Nuk do të ketë negociata me talibanët – qeveria afgane ndryshon strategjinë e saj
Gazeta Shqiptare Online, 8 December 2011
Comments on the Bonn conference by AAN’s Martine van Bijlert: Dhe ato shpresonin që kjo do të arrihej deri në konferencën e Afganistanit që do të zhvillojë punimet në fillim të dhjetorit në Bonn të Gjermanisë. Kështu shprehet Martine Van Bijlert nga Rrjeti i Analistëve të Afganistanit: “Dëshirohet që në këtë konferencë të tregohet diçka. Pa marrë parasysh se çfarë. Ndonjë përparim në sferën politike.”


Risque de tensions religieuses après des attaques antichiites‎
L’Orient-Le Jour, 7 December 2011
Selon Kate Clark, chercheuse de l’Afghanistan Analyst Network (AAN), un centre de recherche installé à Kaboul, « les attentats semblent avoir été conçus … (subscribers only)


Afghan attacks raise sectarian fears
AFP, 7 December 2011
The news agency quotes from Kate Clark’s AAN blog; ‘”The attacks looked designed to intentionally spark ethnic and sectarian violence but they could also galvanise resistance against what is seen as outside efforts to further disrupt Afghanistan’s already besieged relations,” wrote Kate Clark of Kabul think-tank the Afghanistan Analysts Network. “In order to understand the longer-term implications of (the) killings, we need to know who was behind the attack, what the intended message was and who the message was aimed at. “And we can only hope that these were one-off attacks, never to be repeated.'”


Asciende a 62 los muertos y a 135 heridos en dos atentados en Afganistán
El Pais (Cali, Colombia), 7 December 2011
AAN’s Fabrizio Foschini is quoted here on the dual attack on Shia shrines in Afghanistan: “Dudo mucho que esto haya sido obra de los talibanes porque eso rompería el discurso nacionalista que quieren proyectar”, añadió este miembro residente en Kabul del “think tank” -laboratorio de ideas- Afghan Analyst Network.


Bombings trigger talks with Pakistan
UPI, 7 December 2011
The news agency quotes AAN’s Kate Clark (from the Wall Street Journal) on the dual bombings against Shia shrines in Afghanistan: ‘This is new. ‘It doesn’t fit into anyone’s traditional mode of operation.’


From bad to worse
The AfPakChannel, 6 December 2011
In his assessment of the Ashura attacksin Afghanistan, Anand Gopal refers to Kate Clark’s AAN report ‘Calling the Taliban to account’.


Kabul shrine attack: the start of sectarianism in Afghanistan?
The Guardian, 6 December 2011
Kate Clark on the Ashura attacks: “Afghanistan has been at war for 30 years and terrible things have happened, but one of the things that Afghans have been spared generally has been what appears to be this kind of very targeted sectarian attack,”


62 muertos y 135 heridos en dos atentados contra chiíes en Afganistán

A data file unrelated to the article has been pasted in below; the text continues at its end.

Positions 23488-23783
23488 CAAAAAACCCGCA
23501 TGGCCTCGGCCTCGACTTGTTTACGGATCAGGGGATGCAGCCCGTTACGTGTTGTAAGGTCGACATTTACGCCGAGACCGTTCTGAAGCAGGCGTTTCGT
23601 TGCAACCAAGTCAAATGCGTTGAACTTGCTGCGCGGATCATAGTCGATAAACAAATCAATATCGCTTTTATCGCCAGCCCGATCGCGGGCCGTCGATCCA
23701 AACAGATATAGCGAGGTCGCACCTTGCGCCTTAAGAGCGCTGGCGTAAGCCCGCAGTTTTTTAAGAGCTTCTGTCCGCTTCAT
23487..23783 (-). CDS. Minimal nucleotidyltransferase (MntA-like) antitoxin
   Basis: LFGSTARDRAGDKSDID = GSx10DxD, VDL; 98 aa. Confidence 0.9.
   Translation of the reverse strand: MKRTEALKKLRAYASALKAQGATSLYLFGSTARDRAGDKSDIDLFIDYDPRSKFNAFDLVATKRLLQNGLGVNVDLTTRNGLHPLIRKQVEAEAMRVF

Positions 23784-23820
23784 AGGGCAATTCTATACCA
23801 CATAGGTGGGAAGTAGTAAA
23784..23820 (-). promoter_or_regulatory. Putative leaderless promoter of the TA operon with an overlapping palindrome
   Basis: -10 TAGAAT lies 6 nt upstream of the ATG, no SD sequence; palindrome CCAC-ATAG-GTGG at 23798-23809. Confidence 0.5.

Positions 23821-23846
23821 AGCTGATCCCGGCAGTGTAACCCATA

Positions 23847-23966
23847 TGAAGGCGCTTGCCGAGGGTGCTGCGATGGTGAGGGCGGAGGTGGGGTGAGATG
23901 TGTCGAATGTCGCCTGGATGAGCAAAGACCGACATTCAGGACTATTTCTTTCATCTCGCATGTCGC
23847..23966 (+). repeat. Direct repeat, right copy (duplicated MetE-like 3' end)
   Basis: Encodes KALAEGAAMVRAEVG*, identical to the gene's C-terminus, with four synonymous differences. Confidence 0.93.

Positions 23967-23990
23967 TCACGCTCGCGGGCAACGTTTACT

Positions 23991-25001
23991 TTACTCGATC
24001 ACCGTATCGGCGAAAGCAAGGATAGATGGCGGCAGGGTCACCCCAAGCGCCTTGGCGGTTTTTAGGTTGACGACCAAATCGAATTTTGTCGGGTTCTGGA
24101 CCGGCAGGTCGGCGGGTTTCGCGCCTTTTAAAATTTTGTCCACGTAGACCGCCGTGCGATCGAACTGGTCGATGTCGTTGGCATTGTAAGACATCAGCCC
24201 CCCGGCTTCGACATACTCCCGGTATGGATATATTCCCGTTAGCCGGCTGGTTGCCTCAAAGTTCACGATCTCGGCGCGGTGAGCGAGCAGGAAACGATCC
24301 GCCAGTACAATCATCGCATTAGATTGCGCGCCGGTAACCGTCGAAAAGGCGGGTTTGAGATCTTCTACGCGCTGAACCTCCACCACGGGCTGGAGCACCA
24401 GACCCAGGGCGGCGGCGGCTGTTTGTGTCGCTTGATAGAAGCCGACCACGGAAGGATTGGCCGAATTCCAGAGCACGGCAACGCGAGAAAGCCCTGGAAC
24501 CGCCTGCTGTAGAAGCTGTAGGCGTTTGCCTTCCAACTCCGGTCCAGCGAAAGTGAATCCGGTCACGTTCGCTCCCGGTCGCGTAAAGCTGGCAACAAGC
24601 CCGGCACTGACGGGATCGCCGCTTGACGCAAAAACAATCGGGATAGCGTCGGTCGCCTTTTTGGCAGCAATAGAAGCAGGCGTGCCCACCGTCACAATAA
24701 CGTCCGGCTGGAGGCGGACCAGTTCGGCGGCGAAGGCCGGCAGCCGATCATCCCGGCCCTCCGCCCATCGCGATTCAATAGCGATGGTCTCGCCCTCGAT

El Economista/EFE, 6 December 2011
Fabrizio Foschini is quoted (in Spanish): The attack on Shi’a pilgrims at the Ashura celebrations in Kabul does not fit with the usual Taleban modus operandi and their new emphasis on a ‘nationalist’ propaganda.


Bomb Blasts Hit Kabul
The Diplomat (India), 6 December 2011
Martine van Bijlert of the Afghan Analysts Network, a Kabul-based independent policy research organization, says that the [Ashura] attacks are “aimed at destabilizing Afghanistan and spoiling relationship in a way it has not been done before.”


Søvndal vildleder om Afghanistan
Danmarks Radio, 6 December 2011
AAN’s Fabrizio Foschini is quoted here: – De afghanske sikkerhedsstyrker har ansvaret for 20-25 procent af den afghanske befolknings sikkerhed – altså ikke 50 procent, siger Fabrizio Foschini, politisk analytiker hos det afghanske analyse netværk i Kabul.


At least 55 dead in Kabul suicide attack on Shia pilgrims
The Guardian, 6 December 2011
The Taliban have stretched credulity in the past by denying responsibility for attacks that have killed large numbers of civilians and outraged public opinion. But Martine van Bijlert, co-director of the Afghanistan Analysts Network, said this time the denial seemed plausible. “It doesn’t fit with what they have done in the past, unless it turns out that they, or a group or them, have quite fundamentally changed,” she said. “What is clear is that this is a new development in Afghanistan, It is not part of the fault lines of the conflict that we are aware of. It looks designed to provoke sectarian or ethnic tensions.”


Dois atentados contra xiitas no Afeganistão deixam 62 mortos e 135 …‎
Terra Brasil, 6 December 2011
AAN’s Fabrizio Foschini is quoted here on the dual attack on Shia shrines in Afghanistan.


59 dead in Afghan shrine blasts on Shiite holy day
AFP, 6 December 2011
The news agency quotes from an AAN blog written by Kate Clark: ‘The attacks looked designed to intentionally spark ethnic and sectarian violence but they could also galvanise resistance against what is seen as outside efforts to further disrupt Afghanistan’s already besieged relations. In order to understand the longer-term implications of (the) killings, we need to know who was behind the attack, what the intended message was and who the message was aimed at. And we can only hope that these were one-off attacks, never to be repeated.’


Attack on shrine signals new nexus of Afghan strife
CNN, 6 December 2011